The photo has nothing to do with the poetry but I’m smiling and been deliberating…. so… this week I’m writing a haiku to consider my forthcoming dilemma… Do I self publish my final book in the Curse of Time series, or search for a new publisher, or keep with the one I have?
Do I stay with you? To flourish... see what happens? Should I exchange you?
Decisions, decisions. Lots of time to make up my mind as I have just begun writing book three.
Dilemma, it is... What to do? Decision time Decide. Switch. Promote.
For Change chose switch, exchange For Grow flourish, promote
I took these photos last autumn while I was travelling in Portugal. So, with colour poetry, taste the rainbow as the theme for Colleen Chesebro’s Tanka Tuesday, it seemed the perfect opportunity to share these now, along with some haiku.
muted life’s colours
tranquil portuguese autumn
bringing me much joy
blue sky and blue sea
green leaves but autumnal earth
val do lobo is so green
autumn algarve day
my favourite spot
empty of souls only shells
autumn on the beach
I’m excited to reveal that I am working on my next poetry collection: Do What You Love… I will share more about this soon!
Also, I’m delighted to be a contributing author in Poetry Treasures 2: Relationships compiled and edited by Kaye Lynne Booth and Robbie Cheadle.
This week, Kat Myrman, from Like Mercury Colliding, selected the words:
Imagine & Gratitude
So, I decided to write about my recent walk in the botanical gardens in Cambridge. It was a glorious autumn day which filled my spirit full of imagination and gratitude. There is a small area which is normally for school children only but this has been opened to the public.
I took various photos. I particularly loved this lovely writers throne which I shared on my Instagram…
A writers garden
Blessed with thanks
And this was so unusual, just a couple of broken branches but they looked like a crocodile’s head and tail!
This week’s photo prompt from Colleen is an excellent one. It’s so evocative. Who can this young girl be? And what might her plight be? She looks desperately sad, so I decided to write a poetic haiga in her honour.
Abandoned, she slumps down
A blade of grass caresses skin
Her pregnant bump hides.
The tree waits
Babe in utero.
The haiku poem was inspired by the photo of the girl resting by a tree, looking melancholy, a blade of grass reaches upwards towards her chin. It made me wonder what was making the woman so sad.
As it’s a haiku with a tight syllabic count there’s an immediate need to express her plight, so I decided upon an unwanted pregnancy – a girl sitting in nature – leaning against a tree – a symbol of life giving. The tree and nature (the grass,) will not judge her as others might – Daughter accepted by tree. Is the baby the daughter, or is the pregnant woman? Or are all females daughters of nature?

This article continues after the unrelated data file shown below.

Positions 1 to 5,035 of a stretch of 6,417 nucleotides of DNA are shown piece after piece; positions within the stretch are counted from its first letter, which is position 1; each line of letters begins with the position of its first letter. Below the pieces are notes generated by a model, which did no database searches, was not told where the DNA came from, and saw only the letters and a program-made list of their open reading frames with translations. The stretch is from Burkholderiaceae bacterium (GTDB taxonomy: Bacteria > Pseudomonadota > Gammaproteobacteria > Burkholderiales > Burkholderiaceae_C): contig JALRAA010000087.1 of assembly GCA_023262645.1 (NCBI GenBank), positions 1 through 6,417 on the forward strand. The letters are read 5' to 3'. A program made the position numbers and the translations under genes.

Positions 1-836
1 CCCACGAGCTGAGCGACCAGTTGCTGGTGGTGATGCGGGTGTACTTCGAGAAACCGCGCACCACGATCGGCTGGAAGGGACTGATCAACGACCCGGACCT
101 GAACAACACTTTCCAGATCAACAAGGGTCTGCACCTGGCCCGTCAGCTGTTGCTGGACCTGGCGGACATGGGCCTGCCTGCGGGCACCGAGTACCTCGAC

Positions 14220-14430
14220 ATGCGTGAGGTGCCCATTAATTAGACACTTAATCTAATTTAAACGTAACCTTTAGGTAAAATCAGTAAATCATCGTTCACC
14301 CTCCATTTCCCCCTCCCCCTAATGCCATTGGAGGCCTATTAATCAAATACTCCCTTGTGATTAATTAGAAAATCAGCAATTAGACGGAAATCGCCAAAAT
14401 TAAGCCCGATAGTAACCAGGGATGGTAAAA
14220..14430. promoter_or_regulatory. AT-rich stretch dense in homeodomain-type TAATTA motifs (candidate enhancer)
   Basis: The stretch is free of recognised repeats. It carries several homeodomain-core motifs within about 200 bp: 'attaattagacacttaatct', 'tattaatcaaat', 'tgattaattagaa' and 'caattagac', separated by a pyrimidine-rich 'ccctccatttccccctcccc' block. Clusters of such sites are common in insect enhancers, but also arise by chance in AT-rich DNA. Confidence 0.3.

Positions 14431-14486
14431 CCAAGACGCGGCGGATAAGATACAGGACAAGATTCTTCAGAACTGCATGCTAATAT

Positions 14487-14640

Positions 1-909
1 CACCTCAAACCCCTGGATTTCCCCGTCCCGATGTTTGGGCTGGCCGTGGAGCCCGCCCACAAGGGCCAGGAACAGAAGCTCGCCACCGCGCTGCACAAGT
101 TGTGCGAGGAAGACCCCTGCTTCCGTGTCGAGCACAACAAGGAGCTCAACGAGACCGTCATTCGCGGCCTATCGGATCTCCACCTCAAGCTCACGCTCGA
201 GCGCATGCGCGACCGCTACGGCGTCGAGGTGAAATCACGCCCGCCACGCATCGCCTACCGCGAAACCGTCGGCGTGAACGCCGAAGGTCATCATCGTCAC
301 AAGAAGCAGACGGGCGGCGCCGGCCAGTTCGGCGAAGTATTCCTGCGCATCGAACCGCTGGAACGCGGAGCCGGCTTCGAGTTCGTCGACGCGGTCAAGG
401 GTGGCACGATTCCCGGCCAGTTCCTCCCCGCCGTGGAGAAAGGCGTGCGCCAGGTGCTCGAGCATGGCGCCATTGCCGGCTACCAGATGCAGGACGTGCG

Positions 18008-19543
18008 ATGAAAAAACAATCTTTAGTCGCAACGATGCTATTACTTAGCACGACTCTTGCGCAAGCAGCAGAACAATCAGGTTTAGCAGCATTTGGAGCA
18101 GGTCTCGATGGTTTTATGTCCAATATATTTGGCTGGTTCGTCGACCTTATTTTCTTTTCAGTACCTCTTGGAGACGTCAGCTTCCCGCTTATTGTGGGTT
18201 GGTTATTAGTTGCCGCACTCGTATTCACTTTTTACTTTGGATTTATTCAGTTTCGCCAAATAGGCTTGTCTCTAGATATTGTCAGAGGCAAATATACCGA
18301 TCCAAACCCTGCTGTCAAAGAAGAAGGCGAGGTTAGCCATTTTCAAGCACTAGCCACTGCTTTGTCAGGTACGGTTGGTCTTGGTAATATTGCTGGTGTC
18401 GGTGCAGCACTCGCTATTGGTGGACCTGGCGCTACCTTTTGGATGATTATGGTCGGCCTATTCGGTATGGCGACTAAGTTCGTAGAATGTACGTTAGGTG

Yes, my mind does work in strange ways and this is only heightened during lockdown.
Via Colleen’s Blog: TheHAIGA IN ENGLISH: 5/7/5, 3/5/3, 2/3/2 syllable structure. Haiga is called observational poetry because it contains an image with either a Haiku or Senryu written on it or near it. There are a few hard and fast rules for creating Haiga. The Haiku is the most important part and must standalone.
And might I suggest some poetic reading? A lovely, heart-warming and magical read suitable for lockdown…
Mr. Sagittarius is a collection of poetry, prose and photographic images inspired by the beautiful botanical gardens in Cambridge.
It’s a light-hearted, magical story about two fictional characters, twin brothers Harold and William, their sister Annette and the sibling’s connection to the beautiful botanical gardens in Cambridge.
Moreover, it celebrates many aspects of day to day life including: humour, sibling relationships, beauty, nature, the seasons of the year, love and ultimately magic.
I love spending time in nature taking photos – my favourite photos in this collection are the robin, trees and the dragonfly that grace this little book.
Photography is in my genes – Both my uncle and grandfather were photographers. My grandfather A.G. Ingram was originally with the photography company Ingram, Gordon & Co in Haddington up until the mid thirties. Then he ventured on his own to form the Scottish Pictorial Press in Edinburgh supplying photos to the press. When war broke out Scottish Pictorial Press became defunct. After the war he started AG Ingram Ltd, Commercial Photographers, at three successive locations in Edinburgh, Scotland.
The photographic images in the book are all my own, apart from two images kindly given by Alex Marlowe – a talented photographer.
To buy this book, please visit Amazon, click on the link below:
This haiku is inspired by the river walk near where I live. Yesterday, my daughter and I saw two swans, one was tranquil and the other angrily hissing at two guys on their barge. The two swans couldn’t have been any different!
Believe this Swan’s cute Elegant fellow’s so calm Near me’s no problem
Swan wife’s intention Her whim is to hiss angry At barge men in boats!
Synonyms of Idea and fancy : belief, intention, elegant, whim.
My daughter Natasha and I saw this beautiful mural in Glasgow when we were looking at accommodation for her course starting in August. She is going to Strathclyde university to study to be an English secondary school teacher.It is the work of Australian artist Smug and depicts the patron saint of Glasgow, St Mungo, appearing to be breastfed by his mother, St Enoch,while a robin – said to signify one of his later miracles – perches on her wrist. It is alleged that St Mungo restored life to a robin, that had been killed by some of his classmates.
This is my HAIGA in response: 5/7/5, 3/5/3, 2/3/2 syllable structure. A Haiga is an observational form of poetry which contains an image with either a Haiku or Senryu written on it or near it.